13. CHAPTER TEN The Kaputiei Plains: The Last Days of an Urban Savanna?
    (pp. 202-220)

    The scene is poignant, full of possibility, yet impossible. David, only the second man in his pastoral community village to receive a master’s degree (and who now has his Ph.D.), grins broadly in front of my camera, resplendent in academic cap and gown, with bright Maasai beads criss-crossed over his chest. Over his shoulder, an ostrich grazes calmly, and behind the ostrich a high-tech farm raising cut flowers for export to Europe stands in the middle of a rolling savanna that extends from one horizon to the other. Behind me stretches Nairobi National Park, with only a fence separating us...

  14. CHAPTER ELEVEN Ngorongoro: A Grand Experiment of People and Wildlife
    (pp. 221-237)

    Ngorongoro is a grand experiment, a ground-breaking effort to integrate the conservation of wildlife with the development of people. But is this experiment a success? The answer to this question depends on one’s point of view. From a wildlife and tourism perspective, Ngorongoro is a huge success for conservation and its profits, generating half of all game viewing fees that the Tanzanian government receives from its wildlife estate, usually more than the nearby Serengeti. Even so, those with the interests of wildlife at heart worry that the expanding human populations living in Ngorongoro and their need to farm are damaging...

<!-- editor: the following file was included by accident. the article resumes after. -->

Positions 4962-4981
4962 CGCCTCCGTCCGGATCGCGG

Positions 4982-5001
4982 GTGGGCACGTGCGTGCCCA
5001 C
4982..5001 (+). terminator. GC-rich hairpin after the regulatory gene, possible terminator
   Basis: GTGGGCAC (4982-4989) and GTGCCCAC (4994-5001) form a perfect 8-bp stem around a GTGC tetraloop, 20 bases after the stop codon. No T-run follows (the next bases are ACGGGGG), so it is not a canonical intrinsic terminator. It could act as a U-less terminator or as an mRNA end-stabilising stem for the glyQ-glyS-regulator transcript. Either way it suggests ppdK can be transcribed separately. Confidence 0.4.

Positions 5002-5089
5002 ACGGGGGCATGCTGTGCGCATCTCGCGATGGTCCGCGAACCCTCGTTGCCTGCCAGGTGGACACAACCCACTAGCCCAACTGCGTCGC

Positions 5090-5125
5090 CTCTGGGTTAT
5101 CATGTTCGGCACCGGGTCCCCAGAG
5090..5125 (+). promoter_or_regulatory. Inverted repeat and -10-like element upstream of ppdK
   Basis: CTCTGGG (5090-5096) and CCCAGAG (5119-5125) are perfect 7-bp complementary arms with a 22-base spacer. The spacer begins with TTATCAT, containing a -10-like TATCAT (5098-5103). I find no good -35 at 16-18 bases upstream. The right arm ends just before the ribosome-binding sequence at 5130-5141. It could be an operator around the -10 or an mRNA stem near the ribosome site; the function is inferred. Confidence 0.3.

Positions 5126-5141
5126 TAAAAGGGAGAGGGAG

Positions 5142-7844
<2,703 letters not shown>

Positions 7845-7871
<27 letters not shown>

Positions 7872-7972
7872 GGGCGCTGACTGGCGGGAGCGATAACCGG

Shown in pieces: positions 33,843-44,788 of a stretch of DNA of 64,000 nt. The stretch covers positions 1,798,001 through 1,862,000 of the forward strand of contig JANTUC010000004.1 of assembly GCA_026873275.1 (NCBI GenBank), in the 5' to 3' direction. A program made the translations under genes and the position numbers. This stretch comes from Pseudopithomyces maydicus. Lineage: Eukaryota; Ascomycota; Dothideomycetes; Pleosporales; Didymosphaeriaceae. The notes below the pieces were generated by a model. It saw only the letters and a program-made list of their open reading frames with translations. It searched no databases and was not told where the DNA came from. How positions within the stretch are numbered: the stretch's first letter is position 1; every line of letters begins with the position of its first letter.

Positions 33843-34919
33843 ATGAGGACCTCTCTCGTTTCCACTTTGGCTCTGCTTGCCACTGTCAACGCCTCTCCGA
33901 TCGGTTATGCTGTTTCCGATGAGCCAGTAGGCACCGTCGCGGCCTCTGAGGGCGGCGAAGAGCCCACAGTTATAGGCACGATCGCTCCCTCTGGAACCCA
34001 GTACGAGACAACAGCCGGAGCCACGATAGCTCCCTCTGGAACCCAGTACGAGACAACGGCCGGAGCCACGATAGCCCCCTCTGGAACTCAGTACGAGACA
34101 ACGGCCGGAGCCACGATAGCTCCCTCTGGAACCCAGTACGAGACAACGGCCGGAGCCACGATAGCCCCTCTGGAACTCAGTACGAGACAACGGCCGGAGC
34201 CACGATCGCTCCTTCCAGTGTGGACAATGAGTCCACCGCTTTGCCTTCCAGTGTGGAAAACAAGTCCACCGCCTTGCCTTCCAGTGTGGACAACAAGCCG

15. CHAPTER TWELVE Savannas of Our Future: Finding Diversity in the Middle Ground
    (pp. 238-266)

    Now comes the biggest question: Why is this story important? The answer is simple: This story is important because this is where our ancestors came from and savannas are part of our deepest evolutionary past. Many of us today live in urban areas, yet the basic materials for most of our basic needs (food, shelter, clothing) are created by people harvesting the bounty of rural lands; thus, it is also a story about the critical struggle to balance lifestyles, food production, and the health of the environment. If you are an east African but not a herder, this is the...

  16. NOTES
    (pp. 267-296)
  17. REFERENCES
    (pp. 297-366)
  18. INDEX
    (pp. 367-396)
  19. Back Matter
    (pp. 397-398)